by Aymenn Jawad Al-Tamimi – BBC – December 24, 2013
Throughout the Syrian civil war, one of the major concerns of Western powers in particular has been the inflow of Sunni foreign fighters, who come from the wider Arab world, Western Europe, and as far afield as Kazakhstan and Indonesia. According to a recent estimate by Aaron Zelin of the Washington Institute for Near East Policy, there could be up to 11,000 of these fighters. It raises the questions of which groups they join, and what the relations between these groups are.
By far the two most popular banners for these foreign fighters are al-Qaeda’s official Syrian affiliate, the al-Nusra Front, and the Islamic State in Iraq and the Levant (ISIS). ISIS is the result of a unilateral attempt by the leader of Iraq’s al-Qaeda affiliate, Abu Bakr al-Baghdadi, to merge his group with al-Nusra. The move was rejected al-Nusra’s leader, Abu Mohammed al-Julani, and by al-Qaeda overall leader, Ayman al-Zawahiri, but Baghdadi refused to disband ISIS.
Of the two organisations, ISIS appears to attract more foreign fighters.
They constitute a majority of ISIS’s elite fighter corps and are disproportionately represented in its leadership, as opposed to native Syrian majorities on both counts in al-Nusra.
However, it would be a mistake to conclude, as is often reported, that ISIS in Syria overall is primarily a group of foreigners. On the contrary, I would estimate at least a 60-70% Syrian majority in ISIS’s Syrian branch. This is because the group, bolstered by abundant financial resources, maintains extensive activist and service networks run by locals, such as the Islamic Administration for Public Services, which provides electricity and buses among other services in Aleppo. In any event, ISIS is increasingly recruiting native Syrians to conduct important military operations, and understands that to perpetuate its existence in Syria, it must recruit from the next generation. Hence, outreach to children is a key part of ISIS’s modus operandi for consolidating power.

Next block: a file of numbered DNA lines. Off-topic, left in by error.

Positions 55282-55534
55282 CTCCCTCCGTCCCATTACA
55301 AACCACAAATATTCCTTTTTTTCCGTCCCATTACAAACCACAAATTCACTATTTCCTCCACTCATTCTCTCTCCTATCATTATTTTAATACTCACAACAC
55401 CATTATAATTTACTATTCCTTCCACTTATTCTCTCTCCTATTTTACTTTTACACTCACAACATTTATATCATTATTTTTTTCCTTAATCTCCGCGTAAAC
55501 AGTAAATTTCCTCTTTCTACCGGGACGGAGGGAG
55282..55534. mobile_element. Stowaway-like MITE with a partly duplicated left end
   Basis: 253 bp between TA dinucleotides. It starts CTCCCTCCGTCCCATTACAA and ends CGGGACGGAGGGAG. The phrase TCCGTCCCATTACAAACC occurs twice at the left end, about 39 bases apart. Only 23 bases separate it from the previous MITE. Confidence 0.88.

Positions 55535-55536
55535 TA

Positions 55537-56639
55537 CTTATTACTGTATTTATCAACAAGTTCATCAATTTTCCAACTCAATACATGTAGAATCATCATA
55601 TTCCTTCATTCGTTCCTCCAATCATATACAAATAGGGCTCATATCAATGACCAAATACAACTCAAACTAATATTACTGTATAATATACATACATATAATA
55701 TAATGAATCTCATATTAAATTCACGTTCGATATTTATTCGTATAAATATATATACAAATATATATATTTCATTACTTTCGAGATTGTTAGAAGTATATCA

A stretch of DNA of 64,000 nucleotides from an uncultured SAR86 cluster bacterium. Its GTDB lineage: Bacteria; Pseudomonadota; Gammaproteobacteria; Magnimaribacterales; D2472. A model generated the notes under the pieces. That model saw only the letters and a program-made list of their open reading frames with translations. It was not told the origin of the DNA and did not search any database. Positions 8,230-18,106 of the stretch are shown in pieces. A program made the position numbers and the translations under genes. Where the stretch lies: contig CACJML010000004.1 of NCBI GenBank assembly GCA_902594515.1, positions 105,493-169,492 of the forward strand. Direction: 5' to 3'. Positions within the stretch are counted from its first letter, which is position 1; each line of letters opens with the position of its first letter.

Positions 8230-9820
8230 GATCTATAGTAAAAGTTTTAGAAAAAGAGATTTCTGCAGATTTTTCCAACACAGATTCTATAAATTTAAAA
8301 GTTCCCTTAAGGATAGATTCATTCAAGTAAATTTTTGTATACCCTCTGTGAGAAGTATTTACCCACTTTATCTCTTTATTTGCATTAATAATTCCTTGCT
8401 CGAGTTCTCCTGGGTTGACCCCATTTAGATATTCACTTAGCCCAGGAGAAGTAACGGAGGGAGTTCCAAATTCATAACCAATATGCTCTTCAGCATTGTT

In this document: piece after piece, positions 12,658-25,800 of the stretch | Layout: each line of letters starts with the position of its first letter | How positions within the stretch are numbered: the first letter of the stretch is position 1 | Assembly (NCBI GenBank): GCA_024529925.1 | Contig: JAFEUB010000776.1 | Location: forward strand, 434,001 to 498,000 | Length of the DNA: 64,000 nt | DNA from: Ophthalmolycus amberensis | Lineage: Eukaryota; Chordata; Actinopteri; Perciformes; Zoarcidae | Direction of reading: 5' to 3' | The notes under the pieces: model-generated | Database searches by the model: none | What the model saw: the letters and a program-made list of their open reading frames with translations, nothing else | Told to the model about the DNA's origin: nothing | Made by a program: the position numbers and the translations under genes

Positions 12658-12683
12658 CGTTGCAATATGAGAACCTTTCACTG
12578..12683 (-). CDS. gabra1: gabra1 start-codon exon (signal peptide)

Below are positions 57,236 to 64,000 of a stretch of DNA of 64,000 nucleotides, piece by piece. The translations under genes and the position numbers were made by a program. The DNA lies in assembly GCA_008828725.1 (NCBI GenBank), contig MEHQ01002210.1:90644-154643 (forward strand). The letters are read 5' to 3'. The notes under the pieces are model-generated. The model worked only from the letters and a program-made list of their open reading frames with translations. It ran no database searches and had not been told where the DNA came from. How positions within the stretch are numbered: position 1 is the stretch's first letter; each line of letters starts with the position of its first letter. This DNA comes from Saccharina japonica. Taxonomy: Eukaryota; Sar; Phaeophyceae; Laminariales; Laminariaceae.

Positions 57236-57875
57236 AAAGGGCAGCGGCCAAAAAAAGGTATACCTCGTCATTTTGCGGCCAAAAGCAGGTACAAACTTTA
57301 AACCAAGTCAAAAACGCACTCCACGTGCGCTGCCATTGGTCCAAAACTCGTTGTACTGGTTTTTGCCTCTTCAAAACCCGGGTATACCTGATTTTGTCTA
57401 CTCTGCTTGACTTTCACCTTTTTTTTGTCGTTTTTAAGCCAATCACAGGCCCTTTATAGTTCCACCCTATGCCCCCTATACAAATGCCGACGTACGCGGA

Saudis and Moroccans
Besides al-Nusra and ISIS, there are several other groups to which foreign fighters congregate. They are particularly concentrated in the Latakia countryside, near the Mediterranean coastline. During the summer, these groups – along with al-Nusra and ISIS – played a leading role in an ultimately unsuccessful rebel offensive on Alawite areas, with the aim of scoring a symbolic victory by capturing President Bashar al-Assad’s ancestral village of Qardaha.